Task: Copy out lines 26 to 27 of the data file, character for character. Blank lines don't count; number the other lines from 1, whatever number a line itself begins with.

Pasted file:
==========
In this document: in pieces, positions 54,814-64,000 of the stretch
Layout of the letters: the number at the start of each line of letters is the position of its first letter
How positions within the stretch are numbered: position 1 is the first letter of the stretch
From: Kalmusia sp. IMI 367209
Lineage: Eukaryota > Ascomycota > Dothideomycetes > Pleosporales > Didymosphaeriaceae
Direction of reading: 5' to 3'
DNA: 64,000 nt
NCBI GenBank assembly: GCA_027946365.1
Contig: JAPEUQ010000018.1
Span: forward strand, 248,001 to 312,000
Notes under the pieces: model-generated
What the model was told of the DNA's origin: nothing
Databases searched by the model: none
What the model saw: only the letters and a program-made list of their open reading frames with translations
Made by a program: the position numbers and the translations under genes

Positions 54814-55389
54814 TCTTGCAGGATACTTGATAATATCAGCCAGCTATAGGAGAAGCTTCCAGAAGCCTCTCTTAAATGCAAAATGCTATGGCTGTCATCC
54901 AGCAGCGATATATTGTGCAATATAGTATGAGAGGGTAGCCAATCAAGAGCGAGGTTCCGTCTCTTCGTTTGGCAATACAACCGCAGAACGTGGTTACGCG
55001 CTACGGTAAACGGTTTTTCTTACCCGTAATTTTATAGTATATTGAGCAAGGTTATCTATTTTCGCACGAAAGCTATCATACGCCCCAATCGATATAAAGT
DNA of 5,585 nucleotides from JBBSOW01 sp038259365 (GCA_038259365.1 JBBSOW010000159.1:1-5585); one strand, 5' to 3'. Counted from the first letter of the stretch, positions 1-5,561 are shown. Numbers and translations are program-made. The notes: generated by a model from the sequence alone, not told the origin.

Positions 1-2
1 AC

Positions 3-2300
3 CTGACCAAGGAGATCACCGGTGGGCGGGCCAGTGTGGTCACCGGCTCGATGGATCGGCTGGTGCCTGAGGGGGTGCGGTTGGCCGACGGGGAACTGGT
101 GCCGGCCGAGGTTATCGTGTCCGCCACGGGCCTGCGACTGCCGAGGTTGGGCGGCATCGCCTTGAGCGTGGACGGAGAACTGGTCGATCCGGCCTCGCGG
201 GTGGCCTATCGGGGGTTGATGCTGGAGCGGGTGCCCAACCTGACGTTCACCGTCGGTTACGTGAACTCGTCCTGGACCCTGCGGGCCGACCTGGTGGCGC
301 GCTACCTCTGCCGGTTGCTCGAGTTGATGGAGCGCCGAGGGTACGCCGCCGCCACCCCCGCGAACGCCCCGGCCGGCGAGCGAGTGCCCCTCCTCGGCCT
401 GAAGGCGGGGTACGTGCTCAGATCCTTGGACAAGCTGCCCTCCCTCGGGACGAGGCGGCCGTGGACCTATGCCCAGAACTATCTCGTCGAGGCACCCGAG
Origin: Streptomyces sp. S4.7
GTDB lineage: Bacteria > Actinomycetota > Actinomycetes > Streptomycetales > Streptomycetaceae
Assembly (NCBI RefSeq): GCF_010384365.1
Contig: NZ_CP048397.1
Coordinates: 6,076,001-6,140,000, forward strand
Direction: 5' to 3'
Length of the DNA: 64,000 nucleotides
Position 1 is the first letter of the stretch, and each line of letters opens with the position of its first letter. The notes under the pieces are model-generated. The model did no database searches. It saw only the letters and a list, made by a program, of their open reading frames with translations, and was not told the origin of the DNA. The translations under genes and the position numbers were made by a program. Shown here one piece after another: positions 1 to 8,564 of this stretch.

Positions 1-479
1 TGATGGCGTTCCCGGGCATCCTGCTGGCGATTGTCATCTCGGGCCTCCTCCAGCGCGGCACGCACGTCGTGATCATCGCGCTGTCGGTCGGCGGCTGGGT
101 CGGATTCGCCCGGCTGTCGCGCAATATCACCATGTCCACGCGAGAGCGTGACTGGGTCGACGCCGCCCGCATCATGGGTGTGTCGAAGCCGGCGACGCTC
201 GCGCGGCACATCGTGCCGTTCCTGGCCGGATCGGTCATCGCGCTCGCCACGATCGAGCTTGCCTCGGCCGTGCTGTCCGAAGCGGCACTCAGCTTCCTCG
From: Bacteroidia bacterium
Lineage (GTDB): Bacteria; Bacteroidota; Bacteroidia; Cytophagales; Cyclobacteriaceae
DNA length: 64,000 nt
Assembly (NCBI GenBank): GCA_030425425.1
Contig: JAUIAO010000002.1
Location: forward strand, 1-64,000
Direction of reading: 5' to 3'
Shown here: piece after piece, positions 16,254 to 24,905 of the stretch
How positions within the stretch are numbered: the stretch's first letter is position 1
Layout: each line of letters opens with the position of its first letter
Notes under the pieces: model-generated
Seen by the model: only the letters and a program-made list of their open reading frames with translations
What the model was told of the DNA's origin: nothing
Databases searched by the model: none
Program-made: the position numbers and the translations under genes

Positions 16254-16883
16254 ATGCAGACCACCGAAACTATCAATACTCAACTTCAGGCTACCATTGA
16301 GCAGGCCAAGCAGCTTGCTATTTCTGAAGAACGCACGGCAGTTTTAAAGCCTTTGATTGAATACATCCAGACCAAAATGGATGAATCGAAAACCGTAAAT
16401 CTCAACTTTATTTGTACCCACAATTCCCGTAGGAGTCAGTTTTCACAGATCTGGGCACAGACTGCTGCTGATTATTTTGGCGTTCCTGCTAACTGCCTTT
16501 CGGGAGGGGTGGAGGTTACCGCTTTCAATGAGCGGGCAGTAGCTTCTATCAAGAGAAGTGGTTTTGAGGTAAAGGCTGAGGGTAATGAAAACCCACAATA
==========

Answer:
201 GTGGCCTATCGGGGGTTGATGCTGGAGCGGGTGCCCAACCTGACGTTCACCGTCGGTTACGTGAACTCGTCCTGGACCCTGCGGGCCGACCTGGTGGCGC
301 GCTACCTCTGCCGGTTGCTCGAGTTGATGGAGCGCCGAGGGTACGCCGCCGCCACCCCCGCGAACGCCCCGGCCGGCGAGCGAGTGCCCCTCCTCGGCCT